Jack Nicholson is still winning plaudits and awards with his latest role as an ageing father who sets out on a journey of self-discovery after the death of his wife in About Schmidt.
Nicholson gives in to old age for his latest role
It is not every day you see a grown man cry, and it is certainly not every day you see Jack Nicholson sob for dear life, but in About Schmidt you will be treated to both.
Five years after his Oscar-winning turn in As Good as it Gets, Jack Nicholson returns with another award-winning role, portraying Mr Average in his most atypical role yet.
After winning the Golden Globe for best actor in a drama, which prompted him to quip: "I thought we made a comedy", he is now widely tipped for the Oscar.
To play retiring insurance salesman Warren Schmidt, Nicholson underwent a startling physical transformation, complete with fat rolls, grey suit and thinning hair.
Schmidt, who has led a humdrum life in deepest Nebraska without asking himself too many questions, is faced with the emptiness of it all after his wife abruptly dies.
In a sudden surge of existentialism, he asks himself: "What trace will I leave behind?", and decides to hit the road in the mobile home he and his wife had planned to tour the country with.
Kathy Bates puts in a good performance
He sets his heart on taking a trip down memory lane before attending his daughter's wedding.
All the way, Schmidt details his adventures to a six-year-old Tanzanian boy he has decided to sponsor in a bid to make his life matter - a clever narrative device which gives us a further insight into the desert of his mind.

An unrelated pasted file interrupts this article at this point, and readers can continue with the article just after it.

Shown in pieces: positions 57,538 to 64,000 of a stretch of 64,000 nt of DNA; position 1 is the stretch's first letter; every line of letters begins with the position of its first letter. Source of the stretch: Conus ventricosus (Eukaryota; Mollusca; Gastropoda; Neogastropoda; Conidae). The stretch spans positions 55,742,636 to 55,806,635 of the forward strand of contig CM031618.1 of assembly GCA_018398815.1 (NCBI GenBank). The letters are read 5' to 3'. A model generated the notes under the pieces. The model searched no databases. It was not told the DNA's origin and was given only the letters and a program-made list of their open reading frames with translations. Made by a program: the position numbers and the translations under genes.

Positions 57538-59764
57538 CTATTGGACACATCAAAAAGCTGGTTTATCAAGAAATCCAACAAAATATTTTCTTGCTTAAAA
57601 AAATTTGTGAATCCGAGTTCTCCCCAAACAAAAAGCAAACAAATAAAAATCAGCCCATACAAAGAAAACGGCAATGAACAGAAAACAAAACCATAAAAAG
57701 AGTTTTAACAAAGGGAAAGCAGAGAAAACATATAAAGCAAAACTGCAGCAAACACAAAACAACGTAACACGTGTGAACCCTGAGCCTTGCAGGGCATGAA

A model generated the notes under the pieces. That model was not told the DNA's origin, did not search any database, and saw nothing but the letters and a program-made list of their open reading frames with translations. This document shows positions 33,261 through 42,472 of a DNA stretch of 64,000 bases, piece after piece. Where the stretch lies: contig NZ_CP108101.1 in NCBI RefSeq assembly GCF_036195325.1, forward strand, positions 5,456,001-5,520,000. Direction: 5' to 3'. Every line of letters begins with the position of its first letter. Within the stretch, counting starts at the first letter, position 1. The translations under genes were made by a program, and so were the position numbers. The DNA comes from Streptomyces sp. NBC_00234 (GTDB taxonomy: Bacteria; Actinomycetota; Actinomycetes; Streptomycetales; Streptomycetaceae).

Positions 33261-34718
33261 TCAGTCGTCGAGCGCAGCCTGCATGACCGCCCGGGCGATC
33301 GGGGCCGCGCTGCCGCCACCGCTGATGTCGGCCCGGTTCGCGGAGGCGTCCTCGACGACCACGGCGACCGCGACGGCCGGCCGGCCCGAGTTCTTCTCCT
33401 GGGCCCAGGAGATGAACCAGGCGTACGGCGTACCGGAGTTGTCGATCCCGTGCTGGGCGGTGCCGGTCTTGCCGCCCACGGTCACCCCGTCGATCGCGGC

You are left wondering for a minute where the whimsical, over-sexed Nicholson has got to, but he does put in a brief appearance when Schmidt attempts to kiss his mobile-home neighbour.
Although he does dominate the film in his own, inimitable way, he is also strongly seconded by Kathy Bates as the overbearing hippy mother-in-law, unafraid to bare all, and Dermot Mulroney in a hilarious performance as his hapless waterbed salesman of a son-in-law.
About Schmidt is directed by Alexander Payne - who along with co-writer Jim Taylor won the Golden Globe for Best Original Screenplay - the man behind the sardonic Election.
His finely observed piece is universal in its appeal and casts a wry eye over old age, marriage, fatherhood and the meaning of life.
"I am weak and I am a failure," says Schmidt along the way.
But his pathetic ways are just what makes him loveable and human, and what ultimately allows us to shed a tear along with him when he realises that this is all there is to it.